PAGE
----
The international community is offering assistance, support, and best practices and models against corruption. International and foreign donor agencies are exerting pressure on government to undertake a credible and effective anti-corruption campaign. They are also assisting in the formulation and implementation of anti-corruption projects in government and civil society. 
 
The Infrastructure for Accountability and Transparency 
 
The Philippines has good laws for instilling accountability and transparency. The 1987 constitution itself has a section on 'Accountability of Public Officers'. The Revised Penal Code has a section on 'Crimes Committed by Public Officers.' The Administrative Code of 1987(EO 292) sets forth the organization and procedures by which the bureaucracy should operate. 
 
There are two main anti-corruption laws: RA 3019, 'Anti-Graft and Corrupt Practices Act' passed into law in the late fifties and is the first and most comprehensive Philippine law aimed against corruption in government. The law enumerates eleven corrupt practices in addition to acts or omissions already penalized by existing criminal laws. 
 
RA 6713, enacted in 1988 is 'An Act Establishing a Code of Conduct and Ethical Standards for Public Officials and Employees to Uphold the Time-Honored Principle of Public Office being a Public Trust, Granting Incentives and Reward for Exemplary Service, Enumerating Prohibited Acts and Transactions and Providing Penalties for Violations Thereof and Other Purposes.' 
 
Three agencies are constitutionally mandated to exercise oversight over government personnel. These are the Civil Service Commission, the Commission on Audit and the Office of the Ombudsman.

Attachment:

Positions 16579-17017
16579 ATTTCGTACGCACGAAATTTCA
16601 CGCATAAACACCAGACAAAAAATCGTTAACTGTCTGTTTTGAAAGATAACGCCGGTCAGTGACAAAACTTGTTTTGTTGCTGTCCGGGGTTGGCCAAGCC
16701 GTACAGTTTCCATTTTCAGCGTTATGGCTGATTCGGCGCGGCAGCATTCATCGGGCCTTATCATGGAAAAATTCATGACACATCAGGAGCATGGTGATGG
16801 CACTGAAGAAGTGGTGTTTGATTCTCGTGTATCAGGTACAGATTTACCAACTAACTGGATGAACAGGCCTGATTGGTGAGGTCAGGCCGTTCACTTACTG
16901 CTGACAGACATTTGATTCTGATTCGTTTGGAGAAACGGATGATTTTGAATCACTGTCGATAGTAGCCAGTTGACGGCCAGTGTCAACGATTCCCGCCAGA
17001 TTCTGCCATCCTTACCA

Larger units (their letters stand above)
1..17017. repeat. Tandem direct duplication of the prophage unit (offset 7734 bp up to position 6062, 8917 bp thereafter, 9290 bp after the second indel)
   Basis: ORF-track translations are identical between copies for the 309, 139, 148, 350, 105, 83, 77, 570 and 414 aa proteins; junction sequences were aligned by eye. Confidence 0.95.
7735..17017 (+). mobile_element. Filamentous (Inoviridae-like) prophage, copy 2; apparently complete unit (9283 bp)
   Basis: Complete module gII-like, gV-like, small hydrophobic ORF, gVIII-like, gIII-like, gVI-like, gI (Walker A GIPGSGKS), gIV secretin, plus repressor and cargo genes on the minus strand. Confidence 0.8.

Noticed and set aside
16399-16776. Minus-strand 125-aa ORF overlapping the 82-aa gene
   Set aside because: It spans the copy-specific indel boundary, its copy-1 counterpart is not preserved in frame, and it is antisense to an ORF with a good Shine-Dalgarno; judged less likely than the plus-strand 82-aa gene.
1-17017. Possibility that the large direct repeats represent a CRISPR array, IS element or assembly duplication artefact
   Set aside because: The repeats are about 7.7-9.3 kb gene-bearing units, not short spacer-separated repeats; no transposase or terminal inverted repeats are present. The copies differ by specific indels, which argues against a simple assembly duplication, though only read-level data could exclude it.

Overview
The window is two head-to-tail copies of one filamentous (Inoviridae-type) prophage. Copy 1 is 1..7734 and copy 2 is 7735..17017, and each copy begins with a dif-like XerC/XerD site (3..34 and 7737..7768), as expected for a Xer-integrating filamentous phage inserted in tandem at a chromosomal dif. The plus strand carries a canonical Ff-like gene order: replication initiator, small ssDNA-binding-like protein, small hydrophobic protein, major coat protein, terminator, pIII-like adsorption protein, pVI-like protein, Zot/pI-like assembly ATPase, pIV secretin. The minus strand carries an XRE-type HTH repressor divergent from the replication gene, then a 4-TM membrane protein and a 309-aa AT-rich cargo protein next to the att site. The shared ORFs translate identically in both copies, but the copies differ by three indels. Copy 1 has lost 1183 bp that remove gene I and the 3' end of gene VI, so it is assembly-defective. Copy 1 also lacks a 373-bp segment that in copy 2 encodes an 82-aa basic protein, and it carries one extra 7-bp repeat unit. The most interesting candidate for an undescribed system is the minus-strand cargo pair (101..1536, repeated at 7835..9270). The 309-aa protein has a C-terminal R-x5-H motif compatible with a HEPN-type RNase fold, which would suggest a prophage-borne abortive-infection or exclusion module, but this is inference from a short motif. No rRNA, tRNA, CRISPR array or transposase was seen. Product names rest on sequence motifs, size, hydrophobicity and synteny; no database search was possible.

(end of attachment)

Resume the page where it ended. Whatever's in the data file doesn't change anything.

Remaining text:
The Civil Service Commission(CSC) is the central personnel agency of the government. It is mandated to safeguard the merit system in the public service by ensuring that only the fit and qualified enter its ranks. It is engaged in standard setting, in human resource development; test administration; personnel record management and adjudication, functioning as the administrative court of the Philippine public service. 
 
The Commission on Audit is the fiscal watchdog of the government. It hans the power to review and regulate disbursement of public funds and the use of government property to prevent irregular, unnecessary, or extravagant expenditures or usage. Like the CSC, it has quasi-judicial powers. 
 
The Office of the Ombudsman is the Philippine"s primary anti-corruption agency. It is a special prosecutor, distinct and independent from the national prosecution service under the Department of Justice, which is a part of th Executive Branch. The Ombudsman has the mandate to investigate and prosecute the criminal liability of public officials and employees involved in graft and corrupt practices. More proactively, it is also mandated to conduct a continuing campaign aimed at preventing graft and corruption. This is cone mainly through information and re-education to instill proper moral values among government officials and employees. 
 
The Transparency and Accountability program of the Filipino People Under the Estrada Administration 
 
In November last year, the World Bank issued a report on combating corruption in the Philippines, recommending a 9-point approach: (1)Reducing opportunities for corruption Through policy reforms and deregulation, (2)Reforming campaign finance, (3)Increasing public oversight of government and transparency in its operation, (4)Reforming the budget process, (5)Improving meritocracy in the civil service, (6)Targeting selected departments and agencies, (7)Enhancing sanctions for corrupt and illegal behaviors, (8)Developing partnerships with the private sector, (9)Supporting judicial reform. 
 
Comprehensive Anti-Corruption Program 
 
In response to the World Bank report, President Estrada ordered the Development Academy of the Philippines(DAP) to come up with an anti-corruption program. Studying the Philippine case carefully and undertaking multisectoral consultation, the DAP formulated what might be considered a civil society-oriented program for transparency and accountability in the Civil Service.